By REUTERS/04/09/2015/ISTANBU - Turkish President Tayyip Erdogan said Egypt should free ousted Islamist president Mohamed Mursi from jail and lift death sentences against his supporters before Ankara could consider an improvement in relations with Cairo. Ties between the two former allies have been strained since then Egyptian army chief Abdel Fattah al-Sisi toppled elected President Morsi of the Muslim Brotherhood in 2013 after mass protests against his rule. Egyptian security forces then mounted one of the fiercest crackdowns against the Islamist movement, killings hundreds of supporters at a Cairo protest camp, arresting thousands and putting Morsi and other leaders on trial. "Mr Morsi is a president elected by 52 percent of the votes. They should give him his freedom," Erdogan was quoted by Turkish newspapers as telling reporters traveling on his plane as he returned from an official visit to Iran. An official from Erdogan's office confirmed his comments. Morsi's Muslim Brotherhood has close ties with Turkey's ruling AK Party, which Erdogan co-founded and which has emerged as one of the fiercest international critics of Morsi's removal, calling it an "unacceptable coup" by the army. Erdogan's recent visit to Saudi Arabia, and his support of a Saudi-led military operation against Houthi rebels in Yemen in which Egyptian warships have taken part, have triggered speculation about a possible thaw in ties between Ankara and Cairo. Erdogan had more conditions before that could happen, and reiterated his criticism of Western countries for not being more vocal about Egypt's treatment of political prisoners.
"Secondly, doesn't the West say it is against the death sentence? There are 3,000 people there sentenced to death. This should be lifted," Erdogan said, when he was asked if there was any chance of rapprochement in relations with Cairo. Egyptian courts have sentenced hundreds of alleged Brotherhood supporters to death in recent months, many in mass trials condemned by foreign governments and rights groups as violating international law. Erdogan said there were around 18,000 political prisoners who should be retried and bans on political parties in Egypt, which he says are arbitrary, should be removed. "They say 'Turkey should not interfere with our domestic affairs'. We are not interfering. If something happens in a country against freedoms, we should speak up," Erdogan said. Egypt has complained about previous comments made by Erdogan against Sisi and rejected Turkey's criticism of the government.
Analysis: Obama finds out that honesty
on Iran deal doesn’t pay
By YOSSI MELMAN/J.Post//04/09/2015
US President Barack Obama tried to put out a fire and ended up further fanning the flames. He was attempting to defend the framework deal with Iran, but uttered a sentence that his opponents are now using against him.
Obama, in an attempt to be decent, answered a question honestly and discovered that, in the world of political spin and manipulation, honesty about a complicated prospective agreement does not pay.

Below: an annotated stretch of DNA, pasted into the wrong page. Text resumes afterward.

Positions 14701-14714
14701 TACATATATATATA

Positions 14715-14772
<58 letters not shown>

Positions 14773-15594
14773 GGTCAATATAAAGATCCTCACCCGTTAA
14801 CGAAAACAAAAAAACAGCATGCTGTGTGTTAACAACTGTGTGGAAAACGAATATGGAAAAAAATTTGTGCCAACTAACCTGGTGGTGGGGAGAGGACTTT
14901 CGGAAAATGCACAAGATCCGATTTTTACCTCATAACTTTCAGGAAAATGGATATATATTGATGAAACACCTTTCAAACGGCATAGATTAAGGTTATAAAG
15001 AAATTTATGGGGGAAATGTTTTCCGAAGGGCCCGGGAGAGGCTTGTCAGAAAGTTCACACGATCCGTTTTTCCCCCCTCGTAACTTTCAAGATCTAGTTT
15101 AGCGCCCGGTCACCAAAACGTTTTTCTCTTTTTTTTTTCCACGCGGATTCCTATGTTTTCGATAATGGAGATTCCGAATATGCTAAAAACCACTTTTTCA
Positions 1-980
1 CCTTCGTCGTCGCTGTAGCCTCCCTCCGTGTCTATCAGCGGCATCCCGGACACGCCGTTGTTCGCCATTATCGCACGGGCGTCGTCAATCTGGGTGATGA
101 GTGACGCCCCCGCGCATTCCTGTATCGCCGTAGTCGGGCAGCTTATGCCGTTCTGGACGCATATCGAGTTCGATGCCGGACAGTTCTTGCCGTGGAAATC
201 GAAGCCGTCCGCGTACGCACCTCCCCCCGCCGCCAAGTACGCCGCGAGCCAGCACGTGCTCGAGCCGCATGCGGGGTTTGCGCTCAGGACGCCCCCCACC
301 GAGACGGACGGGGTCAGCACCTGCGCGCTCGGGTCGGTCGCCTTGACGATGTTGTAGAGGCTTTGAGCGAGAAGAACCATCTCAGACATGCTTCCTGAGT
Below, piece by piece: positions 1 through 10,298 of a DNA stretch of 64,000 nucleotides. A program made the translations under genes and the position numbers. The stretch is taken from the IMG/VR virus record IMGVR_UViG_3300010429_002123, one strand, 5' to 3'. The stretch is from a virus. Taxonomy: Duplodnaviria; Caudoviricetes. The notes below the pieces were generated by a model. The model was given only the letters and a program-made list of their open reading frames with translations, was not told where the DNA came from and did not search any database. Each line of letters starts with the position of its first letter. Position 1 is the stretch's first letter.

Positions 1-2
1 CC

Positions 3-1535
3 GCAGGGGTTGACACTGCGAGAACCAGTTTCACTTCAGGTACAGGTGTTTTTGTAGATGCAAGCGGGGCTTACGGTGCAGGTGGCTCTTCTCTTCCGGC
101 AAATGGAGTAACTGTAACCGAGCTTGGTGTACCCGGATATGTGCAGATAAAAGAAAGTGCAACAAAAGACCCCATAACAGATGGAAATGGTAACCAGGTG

In answer to a question from his National Public Radio interviewer on Tuesday, Obama said that once the comprehensive agreement ends, in 13-15 years from now (which, by the way, is an agreement that has not yet been reached), Iran will be at “zero” breakout time to build a nuclear weapon.
The president immediately added that this is one of the reasons to seek a deal – to push Iran away from this possibility for as long as possible, and 10 or more years is indeed an eternity in the Middle East. According to Obama, US intelligence estimates hold that Iran today is two-to-three months from the ability to produce a bomb. The deal with world powers, according to US intelligence estimates, would keep Iran’s nuclear breakout capability at a year’s time while it is in effect.
The fear that at the end of such a deal Iran would be closer to a nuclear weapon stems from one of the clauses that has not been agreed upon and which is the subject of dispute between Iran and the P5+1 group of world powers. Iran is demanding to continue research and development of advanced centrifuges that will enable it to enrich uranium much more quickly and efficiently – and in doing so to shorten its breakout time to a bomb, if it decides to pursue this path.
The research and development issue is just one aspect upon which the sides disagree.
Just days after the loud applause for the achievement of the framework deal in Lausanne, it has become clear that the two sides have different interpretations of almost every clause. For example, Iran claims that it was promised that sanctions would immediately be lifted when the deal goes into effect. The US claims that the sanctions will be removed gradually, as Iran shows that it is complying with the deal.
The US and its allies speak of intrusive inspection into all of Iran’s nuclear facilities, whereas Iranian Foreign Minister Mohammed Javad Zarif was quoted as saying Tuesday that his country would not allow International Atomic Energy Agency cameras to be placed at the facilities.